How to identify fake N95 masks


10 million counterfeit masks already have been seized by the government.

Source: EHS Today

News recently surfaced that the federal and state governments are grappling with a massive counterfeiting ring that managed to distribute at least 10 million fake 3M N95 masks throughout at least five states—and those are just the ones that have been identified and seized by federal officials.

The initial reports involved distribution of fake masks in at least five states. In Washington State alone, it was discovered that a total of 300,000 masks the state had purchased for about $1.4 million were counterfeit. One hospital reported that the vendor had been examined and approved before purchase of the masks, which also passed physical and visual inspections.

The phony masks have been carefully designed to mimic the ones made and sold by 3M, including raised markings and printed labels. 3M also has issued a warning describing the model and lot numbers and other information to look out for when it comes to identifying the mask models that were counterfeited.

In addition, a guide to how masks can be spotted that are falsely claimed to be approved by the National Institute of Occupational Safety and Health (NIOSH) was recently distributed by NIOSH’s National Personal Protective Technology Laboratory (NPPTL).

NIOSH-approved respirators have an approval label on or within the packaging of the respirator (i.e., on the box itself and/or within the users’ instructions). Additionally, an abbreviated approval is on the filtering facepiece respirator (FFR) itself.

You can verify the approval number on the NIOSH Certified Equipment List (CEL) or the NIOSH Trusted-Source page to determine if the respirator has been approved by NIOSH. NIOSH-approved FFRs will always have one of the following designations: N95, N99, N100, R95, R99, R100, P95, P99, P100.

Signs that a respirator may be counterfeit:

• No markings at all on the filtering facepiece respirator (FFR).

• No approval (TC) number on FFR or headband.

• No NIOSH markings.

• NIOSH spelled incorrectly.

• Presence of decorative fabric or other decorative add-ons (e.g., sequins).

• Claims of approval for children (NIOSH does not approve any type of respiratory protection for children).

• FFR has ear loops instead of headbands.

Additional Tips Offered

Make sure to check the respirator approval markings using the Example of Correct Exterior Markings on a NIOSH-Approved Filtering Facepiece Respirator graphic.

NIOSH also offers additional tips on how to spot counterfeit masks:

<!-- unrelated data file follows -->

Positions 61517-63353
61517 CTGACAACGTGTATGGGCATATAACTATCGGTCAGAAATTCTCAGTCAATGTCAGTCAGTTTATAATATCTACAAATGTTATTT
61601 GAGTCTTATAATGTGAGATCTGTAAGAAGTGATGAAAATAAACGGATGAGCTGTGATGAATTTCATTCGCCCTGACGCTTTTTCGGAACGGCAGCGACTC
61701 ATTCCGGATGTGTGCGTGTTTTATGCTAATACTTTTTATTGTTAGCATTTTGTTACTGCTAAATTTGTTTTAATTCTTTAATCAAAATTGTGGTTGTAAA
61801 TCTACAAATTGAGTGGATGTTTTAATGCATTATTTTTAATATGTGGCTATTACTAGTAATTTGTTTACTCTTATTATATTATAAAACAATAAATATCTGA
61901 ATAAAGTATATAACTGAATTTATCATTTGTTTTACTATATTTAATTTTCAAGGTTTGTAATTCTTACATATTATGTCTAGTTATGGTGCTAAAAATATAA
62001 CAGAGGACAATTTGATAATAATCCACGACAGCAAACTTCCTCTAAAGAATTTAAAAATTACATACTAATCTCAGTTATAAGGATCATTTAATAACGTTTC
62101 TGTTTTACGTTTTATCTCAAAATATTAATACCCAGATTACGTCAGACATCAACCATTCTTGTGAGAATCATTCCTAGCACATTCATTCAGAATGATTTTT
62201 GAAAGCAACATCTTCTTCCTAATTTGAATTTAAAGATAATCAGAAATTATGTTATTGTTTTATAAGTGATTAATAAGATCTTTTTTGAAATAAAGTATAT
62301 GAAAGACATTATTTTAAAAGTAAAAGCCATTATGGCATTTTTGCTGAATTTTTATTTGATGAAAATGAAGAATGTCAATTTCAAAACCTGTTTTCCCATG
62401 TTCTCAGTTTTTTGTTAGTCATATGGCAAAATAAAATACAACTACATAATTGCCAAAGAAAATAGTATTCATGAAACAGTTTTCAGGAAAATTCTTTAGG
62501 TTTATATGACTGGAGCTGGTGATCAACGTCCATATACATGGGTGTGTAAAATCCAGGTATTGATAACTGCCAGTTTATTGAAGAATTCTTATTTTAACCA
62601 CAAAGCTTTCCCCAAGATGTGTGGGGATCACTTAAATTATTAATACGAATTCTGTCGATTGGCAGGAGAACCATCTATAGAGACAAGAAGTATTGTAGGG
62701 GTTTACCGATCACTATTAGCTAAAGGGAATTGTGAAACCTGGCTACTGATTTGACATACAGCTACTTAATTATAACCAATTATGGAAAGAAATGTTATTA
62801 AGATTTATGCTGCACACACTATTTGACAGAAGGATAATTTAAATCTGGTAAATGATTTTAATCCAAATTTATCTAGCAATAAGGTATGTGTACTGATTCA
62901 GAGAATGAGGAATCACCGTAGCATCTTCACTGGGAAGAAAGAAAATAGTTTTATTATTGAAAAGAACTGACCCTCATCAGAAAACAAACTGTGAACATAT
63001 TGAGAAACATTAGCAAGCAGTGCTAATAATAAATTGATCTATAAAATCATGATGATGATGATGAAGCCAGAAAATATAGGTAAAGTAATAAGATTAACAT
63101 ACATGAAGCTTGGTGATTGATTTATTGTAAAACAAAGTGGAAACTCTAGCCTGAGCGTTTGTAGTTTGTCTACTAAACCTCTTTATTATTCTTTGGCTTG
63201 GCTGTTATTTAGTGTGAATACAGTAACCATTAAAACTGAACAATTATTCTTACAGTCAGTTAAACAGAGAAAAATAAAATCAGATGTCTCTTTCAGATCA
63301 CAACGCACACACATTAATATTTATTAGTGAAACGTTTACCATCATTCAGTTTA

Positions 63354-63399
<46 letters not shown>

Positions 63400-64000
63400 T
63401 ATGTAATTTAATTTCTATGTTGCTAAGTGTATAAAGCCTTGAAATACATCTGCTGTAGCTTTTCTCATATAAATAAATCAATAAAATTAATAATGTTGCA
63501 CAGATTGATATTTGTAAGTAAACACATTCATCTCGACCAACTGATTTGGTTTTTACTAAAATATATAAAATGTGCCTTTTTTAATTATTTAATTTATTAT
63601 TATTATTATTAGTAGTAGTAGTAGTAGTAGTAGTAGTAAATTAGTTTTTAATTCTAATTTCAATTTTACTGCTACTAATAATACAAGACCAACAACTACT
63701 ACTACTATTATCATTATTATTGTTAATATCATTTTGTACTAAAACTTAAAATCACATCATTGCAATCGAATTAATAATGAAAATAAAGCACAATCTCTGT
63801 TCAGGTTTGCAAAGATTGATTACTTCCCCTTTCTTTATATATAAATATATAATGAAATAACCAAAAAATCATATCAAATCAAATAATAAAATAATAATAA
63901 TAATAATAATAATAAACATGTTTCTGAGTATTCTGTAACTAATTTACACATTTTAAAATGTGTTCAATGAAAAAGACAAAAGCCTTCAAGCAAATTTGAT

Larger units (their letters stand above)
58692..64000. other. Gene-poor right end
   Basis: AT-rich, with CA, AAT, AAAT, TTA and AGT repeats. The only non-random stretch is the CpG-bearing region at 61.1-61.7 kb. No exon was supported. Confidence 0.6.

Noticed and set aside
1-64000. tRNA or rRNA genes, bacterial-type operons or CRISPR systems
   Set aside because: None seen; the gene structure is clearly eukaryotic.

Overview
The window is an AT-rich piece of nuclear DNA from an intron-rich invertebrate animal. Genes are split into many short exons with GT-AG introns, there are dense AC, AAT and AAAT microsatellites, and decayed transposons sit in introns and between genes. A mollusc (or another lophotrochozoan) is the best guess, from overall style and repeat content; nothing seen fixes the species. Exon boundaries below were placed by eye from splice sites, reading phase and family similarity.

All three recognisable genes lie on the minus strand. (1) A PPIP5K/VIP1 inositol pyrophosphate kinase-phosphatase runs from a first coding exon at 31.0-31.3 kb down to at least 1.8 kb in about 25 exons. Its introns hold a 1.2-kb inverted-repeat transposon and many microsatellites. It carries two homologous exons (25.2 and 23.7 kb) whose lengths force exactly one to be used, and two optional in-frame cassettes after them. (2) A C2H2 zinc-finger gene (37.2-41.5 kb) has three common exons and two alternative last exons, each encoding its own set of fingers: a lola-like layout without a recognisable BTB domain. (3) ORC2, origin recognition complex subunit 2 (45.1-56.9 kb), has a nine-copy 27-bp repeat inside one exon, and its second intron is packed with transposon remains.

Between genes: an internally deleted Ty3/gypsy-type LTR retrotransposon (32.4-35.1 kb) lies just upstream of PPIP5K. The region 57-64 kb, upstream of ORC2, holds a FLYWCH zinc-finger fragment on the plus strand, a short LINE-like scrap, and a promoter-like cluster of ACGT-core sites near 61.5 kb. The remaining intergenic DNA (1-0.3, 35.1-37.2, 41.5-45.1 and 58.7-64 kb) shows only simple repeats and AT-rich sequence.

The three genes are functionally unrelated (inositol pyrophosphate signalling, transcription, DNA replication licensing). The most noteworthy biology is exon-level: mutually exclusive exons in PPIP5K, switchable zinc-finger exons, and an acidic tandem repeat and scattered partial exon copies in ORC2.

• When it comes to third-party marketplaces, if a listing claims to be “legitimate” and “genuine,” it likely is not. Take the time to examine transactions history and feedback, if possible.

• On auction sites or third-party distribution networks, most have a link to the seller of the item and their past sales. “This is where buyers have the option to leave feedback regarding the experience with the seller such as if the buyer received the item as advertised, if they received it in a reasonable amount of time, and if the buyer was unhappy with the product.,” NIOSH notes. “Many reviewers will report if a product didn’t work or if it was cheap in construction.”

• Look for fluctuations of items traded over time (high or low periods of transaction). Is the seller marketing the same products over time, or are they primarily selling trendy items? Legitimate businesses and distributors typically sell what they know and stay consistent with their stock over time. A buyer should be able to discover this by looking into a businesses’ other products.

• Buyers also should be able to gain insight to sellers on big online platforms (reviews of the seller). Are there price deviations and fluctuations (Is it too good to be true?). Don’t forget to look at the quantity a buyer has in stock. “During a time of shortage, advertising “unlimited stock” could be an indication that the respirator is not approved,” NIOSH warns.

• Does the seller break marketplace policy and hide their contact information within images to circumvent filters. Typical third-party marketplaces require interactions between seller and buyer to occur within an on-site messaging system. Sellers should not try to circumvent this system to display personal contact information.

• On websites—look at the big picture. Is the primary contact email address connected to the website or is it a free email account? Using a free email service may suggest the seller is not committed to the domain. Also look for bad grammar, typos and other errors.

• Watch for cookie-cutter websites, where the sellers interchange several websites, making mistakes. These can include mixing up names and logos; leaving the site partially unfinished with dummy text; blank pages; a nonsense privacy policy page and broken links; and domain squatting type activity (for example, misspelling the domain name).